Ringleader Of Rhino Horn Smuggling Operation Sentenced To 5 Years In U.S. Prison
A Chinese citizen on trial in New Jersey has been sentenced to 70 months in U.S. Federal prison for his role in crimes which cost the lives of more than two dozen endangered rhinos, hacked to death by poachers for their highly-prized horns on the plains of Africa.
30-year-old Zhifei Li may not have bloodied his hands directly, but as the ringleader of wildlife smuggling ring in partnership with antique dealers in the U.S., the Hong Kong-based businessman admitted to trafficking and selling 30 rhino horns and ivory. He is believed to have netted more than $4.5 million in the illicit trade between 2010 and 2013.
"The multibillion-dollar illegal wildlife market is supplied by animal poaching of unthinkable brutality and fed by those willing to profit from such cruelty," says Paul Fishman, New Jersey's top U.S. prosecutor.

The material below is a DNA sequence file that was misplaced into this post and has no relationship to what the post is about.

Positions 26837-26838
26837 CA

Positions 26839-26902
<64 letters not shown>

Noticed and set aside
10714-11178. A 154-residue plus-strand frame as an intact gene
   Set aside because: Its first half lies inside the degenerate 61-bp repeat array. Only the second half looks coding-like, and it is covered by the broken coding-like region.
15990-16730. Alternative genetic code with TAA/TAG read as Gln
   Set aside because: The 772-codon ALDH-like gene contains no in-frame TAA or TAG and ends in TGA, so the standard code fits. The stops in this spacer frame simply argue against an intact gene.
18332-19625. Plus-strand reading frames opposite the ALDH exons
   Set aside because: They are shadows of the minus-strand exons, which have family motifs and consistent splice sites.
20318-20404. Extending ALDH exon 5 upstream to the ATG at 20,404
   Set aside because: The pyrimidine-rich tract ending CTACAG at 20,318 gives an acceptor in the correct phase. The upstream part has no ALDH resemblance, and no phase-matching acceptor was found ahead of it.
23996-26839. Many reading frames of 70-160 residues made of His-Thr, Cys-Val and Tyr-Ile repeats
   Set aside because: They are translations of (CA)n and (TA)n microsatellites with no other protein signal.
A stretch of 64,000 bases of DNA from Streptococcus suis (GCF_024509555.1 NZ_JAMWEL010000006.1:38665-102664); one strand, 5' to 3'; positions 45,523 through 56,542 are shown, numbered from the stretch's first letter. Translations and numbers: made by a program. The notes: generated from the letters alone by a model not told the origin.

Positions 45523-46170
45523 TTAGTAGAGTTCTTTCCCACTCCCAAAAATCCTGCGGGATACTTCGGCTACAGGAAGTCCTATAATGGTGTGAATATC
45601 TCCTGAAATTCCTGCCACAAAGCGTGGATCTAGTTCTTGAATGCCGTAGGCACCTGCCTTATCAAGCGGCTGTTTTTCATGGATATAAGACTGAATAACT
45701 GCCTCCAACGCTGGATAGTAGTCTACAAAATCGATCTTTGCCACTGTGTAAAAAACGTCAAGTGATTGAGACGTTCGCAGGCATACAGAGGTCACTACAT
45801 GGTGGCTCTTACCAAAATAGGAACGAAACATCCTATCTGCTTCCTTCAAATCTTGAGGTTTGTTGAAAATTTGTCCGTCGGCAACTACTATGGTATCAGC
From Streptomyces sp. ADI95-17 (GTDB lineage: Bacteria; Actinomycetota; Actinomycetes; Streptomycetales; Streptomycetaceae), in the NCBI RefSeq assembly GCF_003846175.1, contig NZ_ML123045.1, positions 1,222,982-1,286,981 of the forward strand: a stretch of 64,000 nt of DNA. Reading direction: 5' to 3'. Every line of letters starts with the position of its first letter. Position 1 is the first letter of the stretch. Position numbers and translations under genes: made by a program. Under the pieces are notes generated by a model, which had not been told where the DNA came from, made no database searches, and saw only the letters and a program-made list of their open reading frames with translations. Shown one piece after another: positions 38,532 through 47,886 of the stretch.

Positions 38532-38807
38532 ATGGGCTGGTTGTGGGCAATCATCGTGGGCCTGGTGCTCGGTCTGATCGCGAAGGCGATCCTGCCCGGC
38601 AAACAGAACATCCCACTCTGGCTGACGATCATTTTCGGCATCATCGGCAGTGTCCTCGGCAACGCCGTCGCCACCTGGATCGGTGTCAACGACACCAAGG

Li was arrested last year as part of sting operation, "Operation Crash," coordinated by the U.S. Fish and Wildlife Service to root out rhino horn trafficking in the U.S.
In delivering the sentence, one of the lengthiest to be handed down for smuggling of animal parts, Judge Esther Salas noted the devastation being wrought on African wildlife by Li and his accomplices. Last year, more than 1,000 rhinos were slaughtered for their horns in South Africa alone, up from only six in 2000.
"Wild populations of rhinos are being slaughtered at appalling rates due to the greed and indifference of criminals like Li and his accomplices," said USFWS director Dan Ashe. "The sentence handed down today serves notice to other organized trafficking and poaching rings that their crimes will not go unpunished."